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Literature in a Hurry: Celebrating marriages for all local residents

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MORRIS -- As a relatively young person, spring and summer are filled with friends talking about weddings and babies. Although I personally don't have any weddings to attend this year, I've already seen photos show up on Facebook from acquaintances and far-away friends celebrating their nuptials. Their joy is infectious and exciting.

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Thanks to Governor Mark Dayton and lawmakers in St. Paul, even more Minnesota couples will have the chance to legally marry and share this excitement starting on August 1 when a new law allowing same-sex couples to enter into civil marriage goes into affect.

There are many implications to this historic change in public policy, including one here in the pages of the Morris Sun Tribune.

Starting immediately, this newspaper will be publishing engagement and wedding announcements for same-sex couples in our community following the same guidelines we use for all other celebrations.

While opinions on the validity of same-sex marriage may still be divided, the legal side of this issue was set the minute Governor Mark Dayton signed House File 1054 into law, making Minnesota's marriage law gender neutral.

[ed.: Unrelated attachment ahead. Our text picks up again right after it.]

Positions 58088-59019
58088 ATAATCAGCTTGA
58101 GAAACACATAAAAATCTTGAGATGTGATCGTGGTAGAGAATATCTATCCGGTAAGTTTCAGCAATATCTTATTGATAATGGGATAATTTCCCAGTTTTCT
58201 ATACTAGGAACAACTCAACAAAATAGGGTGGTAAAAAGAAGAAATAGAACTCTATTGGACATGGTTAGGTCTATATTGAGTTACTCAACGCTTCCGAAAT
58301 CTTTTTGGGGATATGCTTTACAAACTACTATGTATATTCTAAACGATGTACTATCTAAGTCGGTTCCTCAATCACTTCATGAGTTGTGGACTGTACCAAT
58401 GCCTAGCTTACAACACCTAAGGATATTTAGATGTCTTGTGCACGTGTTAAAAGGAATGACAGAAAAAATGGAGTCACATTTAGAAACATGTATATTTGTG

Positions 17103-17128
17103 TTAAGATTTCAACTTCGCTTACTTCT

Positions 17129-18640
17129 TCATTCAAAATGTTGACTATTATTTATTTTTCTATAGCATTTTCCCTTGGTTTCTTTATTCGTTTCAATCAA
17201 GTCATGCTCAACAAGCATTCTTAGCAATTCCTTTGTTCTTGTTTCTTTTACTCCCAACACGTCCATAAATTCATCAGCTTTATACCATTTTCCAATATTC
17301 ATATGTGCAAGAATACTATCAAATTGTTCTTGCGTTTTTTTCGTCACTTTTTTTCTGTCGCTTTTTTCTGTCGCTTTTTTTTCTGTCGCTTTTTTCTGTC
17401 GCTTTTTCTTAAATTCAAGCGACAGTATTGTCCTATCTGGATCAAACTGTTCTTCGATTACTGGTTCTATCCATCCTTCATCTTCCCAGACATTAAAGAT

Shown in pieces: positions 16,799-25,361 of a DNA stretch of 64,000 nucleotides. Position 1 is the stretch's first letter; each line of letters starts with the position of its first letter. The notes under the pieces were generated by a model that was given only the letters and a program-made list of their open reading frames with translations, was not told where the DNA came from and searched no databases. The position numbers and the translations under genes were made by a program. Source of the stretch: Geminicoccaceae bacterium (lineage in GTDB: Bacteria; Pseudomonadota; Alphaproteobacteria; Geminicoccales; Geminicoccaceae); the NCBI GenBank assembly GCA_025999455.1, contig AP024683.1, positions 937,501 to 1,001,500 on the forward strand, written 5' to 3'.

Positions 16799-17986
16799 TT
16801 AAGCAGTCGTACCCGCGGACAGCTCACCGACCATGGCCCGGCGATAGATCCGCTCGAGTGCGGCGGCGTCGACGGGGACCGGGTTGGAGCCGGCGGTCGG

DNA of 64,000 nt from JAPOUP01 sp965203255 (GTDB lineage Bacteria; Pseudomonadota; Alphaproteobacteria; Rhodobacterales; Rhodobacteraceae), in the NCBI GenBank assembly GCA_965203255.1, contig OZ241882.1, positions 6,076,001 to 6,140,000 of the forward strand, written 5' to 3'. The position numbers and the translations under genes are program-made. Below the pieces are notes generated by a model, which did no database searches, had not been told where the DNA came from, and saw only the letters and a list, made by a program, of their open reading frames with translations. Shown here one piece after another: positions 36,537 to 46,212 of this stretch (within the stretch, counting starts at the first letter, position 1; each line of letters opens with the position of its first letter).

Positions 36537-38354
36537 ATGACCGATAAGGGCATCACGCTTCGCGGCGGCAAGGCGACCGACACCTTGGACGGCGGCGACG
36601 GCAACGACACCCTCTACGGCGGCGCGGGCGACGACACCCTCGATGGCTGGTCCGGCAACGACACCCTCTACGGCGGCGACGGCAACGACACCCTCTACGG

Now that this change to Minnesota's marriage law is official, our policies need to shift to reflect this change. But the legal side of this decision is, to me, not even the most important or most relevant reason to discuss this change.

As a community newspaper, it's our job to reflect our community. Over the last year as debate swirled around same-sex marriage, we've reflected the divided feelings of this community on this issue on our opinion page and in letters to the editor. To fully reflect our community, we need to formally and publicly open our news pages to the legal celebrations that all members of the community will be having.

As a community newspaper, we record history. This change in the law is an exciting, historic moment. It will have impacts in our community, primarily for the same-sex couples who can now legally marry. As a community record keeper, we have to recognize and celebrate this change too.

Some readers may disagree with this decision, but in my mind it's not a radical shift in our thinking or our policies. Same-sex marriages are now legally recognized in our state and will be happening in our community. It's our job to share that information and allow every person in our community the chance to celebrate and share that news in the pages of their community newspaper.  

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Kim Ukura is the editor of the Morris Sun Tribune. 

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